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Takers ebb, state plans to dial back on vaccines

by Andy Davis, Arkansas Democrat-Gazette | April 30, 2021 at 8:32 a.m.
Dr. Jennifer Dillaha, State Epidemiologist with the Arkansas Department of Health, speaks Monday Feb. 22, 2021 in Little Rock during a press conference to announce a new initiative to educate Arkansans on the benefits of the Covid-19 vaccine. The initiative is led by Arkansas Blue Cross and Blue Shield, in collaboration with the Arkansas Department of Health, Arkansas Foundation for Medical Care, Arkansas Minority Health Commission, Arkansas State Chamber of Commerce/Associated Industries of Arkansas, Northwest Arkansas Council, UAMS and Walmart. (Arkansas Democrat-Gazette/Staton Breidenthal)

As the pace of coronavirus vaccinations in Arkansas continues to show signs of slowing, a state official said Wednesday that Arkansas likely will order less than its full allocation of vaccine from the federal government next week for the second week in a row.

“I don’t think that we will” order the full allocation, state Epidemiologist Jennifer Dillaha said.

“I think we still have a pretty good stockpile of vaccine in Arkansas, and we would prefer to use that first before adding to it, or at least diminish it to some degree.”

Meanwhile, the state count of coronavirus cases rose Wednesday by 291 — the first daily increase in four days that was smaller than the one a week earlier.

After falling by 13 Tuesday, the number of people hospitalized in the state with covid-19 rose Wednesday by eight, to 165.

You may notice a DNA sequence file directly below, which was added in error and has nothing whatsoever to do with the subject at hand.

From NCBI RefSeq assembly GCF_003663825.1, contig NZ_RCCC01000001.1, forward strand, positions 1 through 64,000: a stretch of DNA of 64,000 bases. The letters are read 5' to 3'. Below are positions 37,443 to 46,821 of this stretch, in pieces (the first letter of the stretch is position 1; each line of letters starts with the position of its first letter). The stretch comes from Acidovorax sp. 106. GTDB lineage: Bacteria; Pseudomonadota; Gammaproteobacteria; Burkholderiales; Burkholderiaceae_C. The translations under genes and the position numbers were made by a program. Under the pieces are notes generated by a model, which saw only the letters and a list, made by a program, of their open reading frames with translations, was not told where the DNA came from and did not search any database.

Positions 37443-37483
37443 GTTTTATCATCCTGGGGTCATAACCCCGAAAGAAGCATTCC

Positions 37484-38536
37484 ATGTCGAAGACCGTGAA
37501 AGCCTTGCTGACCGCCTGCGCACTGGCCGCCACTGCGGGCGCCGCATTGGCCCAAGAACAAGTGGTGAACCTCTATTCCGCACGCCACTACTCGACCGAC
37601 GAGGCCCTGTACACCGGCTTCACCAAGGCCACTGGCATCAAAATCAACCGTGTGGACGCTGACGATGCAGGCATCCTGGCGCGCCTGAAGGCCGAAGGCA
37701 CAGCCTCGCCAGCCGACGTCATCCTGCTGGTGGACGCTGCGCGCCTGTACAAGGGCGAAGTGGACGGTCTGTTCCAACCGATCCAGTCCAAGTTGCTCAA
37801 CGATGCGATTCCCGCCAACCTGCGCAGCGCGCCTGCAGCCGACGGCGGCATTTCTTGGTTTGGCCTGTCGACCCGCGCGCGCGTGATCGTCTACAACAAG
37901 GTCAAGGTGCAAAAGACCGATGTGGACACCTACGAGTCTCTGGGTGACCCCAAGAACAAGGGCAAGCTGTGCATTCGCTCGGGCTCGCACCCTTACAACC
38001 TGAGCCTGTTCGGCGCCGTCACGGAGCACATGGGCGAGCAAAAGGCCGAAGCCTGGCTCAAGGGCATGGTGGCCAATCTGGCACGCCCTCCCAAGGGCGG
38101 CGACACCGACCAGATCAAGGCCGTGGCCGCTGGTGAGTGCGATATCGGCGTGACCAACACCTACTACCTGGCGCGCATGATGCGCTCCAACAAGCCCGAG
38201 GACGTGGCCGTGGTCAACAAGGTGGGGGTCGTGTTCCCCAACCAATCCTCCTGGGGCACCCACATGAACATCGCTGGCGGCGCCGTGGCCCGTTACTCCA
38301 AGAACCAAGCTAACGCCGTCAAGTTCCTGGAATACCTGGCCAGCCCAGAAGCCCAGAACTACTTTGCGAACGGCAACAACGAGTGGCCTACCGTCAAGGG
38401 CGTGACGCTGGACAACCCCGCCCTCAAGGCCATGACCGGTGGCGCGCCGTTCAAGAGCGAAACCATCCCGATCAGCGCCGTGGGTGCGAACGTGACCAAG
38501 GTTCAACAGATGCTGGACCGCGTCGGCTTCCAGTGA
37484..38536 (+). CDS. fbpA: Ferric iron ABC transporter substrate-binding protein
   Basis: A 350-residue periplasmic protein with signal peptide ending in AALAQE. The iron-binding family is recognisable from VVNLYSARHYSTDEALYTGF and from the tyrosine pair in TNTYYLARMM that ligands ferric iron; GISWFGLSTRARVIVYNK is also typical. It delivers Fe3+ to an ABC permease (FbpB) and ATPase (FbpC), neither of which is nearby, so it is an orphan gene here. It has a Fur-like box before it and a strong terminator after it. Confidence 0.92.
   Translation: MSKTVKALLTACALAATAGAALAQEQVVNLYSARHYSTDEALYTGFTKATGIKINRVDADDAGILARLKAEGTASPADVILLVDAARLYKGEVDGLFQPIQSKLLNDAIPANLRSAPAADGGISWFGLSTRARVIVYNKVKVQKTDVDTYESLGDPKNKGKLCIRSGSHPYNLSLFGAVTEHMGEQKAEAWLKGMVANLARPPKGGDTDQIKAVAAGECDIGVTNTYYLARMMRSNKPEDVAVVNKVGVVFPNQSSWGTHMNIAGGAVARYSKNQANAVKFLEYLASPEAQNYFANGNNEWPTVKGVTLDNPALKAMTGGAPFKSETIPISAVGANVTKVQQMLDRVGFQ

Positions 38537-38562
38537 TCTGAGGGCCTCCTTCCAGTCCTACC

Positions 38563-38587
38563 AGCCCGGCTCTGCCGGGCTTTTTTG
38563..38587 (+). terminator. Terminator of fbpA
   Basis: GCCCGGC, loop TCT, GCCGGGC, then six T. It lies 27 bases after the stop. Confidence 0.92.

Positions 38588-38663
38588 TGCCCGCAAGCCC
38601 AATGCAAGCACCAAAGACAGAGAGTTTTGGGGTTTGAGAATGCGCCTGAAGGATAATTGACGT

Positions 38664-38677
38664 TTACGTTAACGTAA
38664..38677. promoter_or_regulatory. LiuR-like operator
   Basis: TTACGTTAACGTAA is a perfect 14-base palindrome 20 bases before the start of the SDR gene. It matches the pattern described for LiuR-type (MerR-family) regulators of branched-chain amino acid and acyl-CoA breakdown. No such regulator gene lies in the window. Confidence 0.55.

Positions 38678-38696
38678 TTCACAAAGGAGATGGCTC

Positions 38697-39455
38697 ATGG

The death toll from the virus, as tracked by the state Department of Health, rose by one, to 5,726.

In a statement, Gov. Asa Hutchinson noted that the 1,908 cases in the state that were considered active, while higher than the previous day, were down from the 1,943 that were active the previous Wednesday.

“Today’s report shows lower active cases and fewer new cases compared to last week,” Hutchinson said.

“Our vaccination efforts continue as we have doses of all three vaccines available in every county. These vaccines are safe, effective and offer us the best path forward toward the end of this pandemic.”

According to the Health Department, the total number of vaccine doses that have been administered in the state, including second doses of the Pfizer and Moderna vaccines, grew Wednesday by 18,224.

That was down by almost 2,500 doses from the daily increase a week earlier.

The average number of doses administered each day over a rolling seven-day period fell by about 350, to just over 14,440.

That average has mostly fallen since peaking at about 23,000 a day during the week ending April 7.


With the state’s vaccine supply exceeding the demand, Arkansas last week for the first time ordered significantly less than its weekly allocation of vaccine from the federal government.

It was allotted enough of the Pfizer vaccine to provide initial doses to 44,460 people this week, but ordered only 17,550, or 39%, of those doses.


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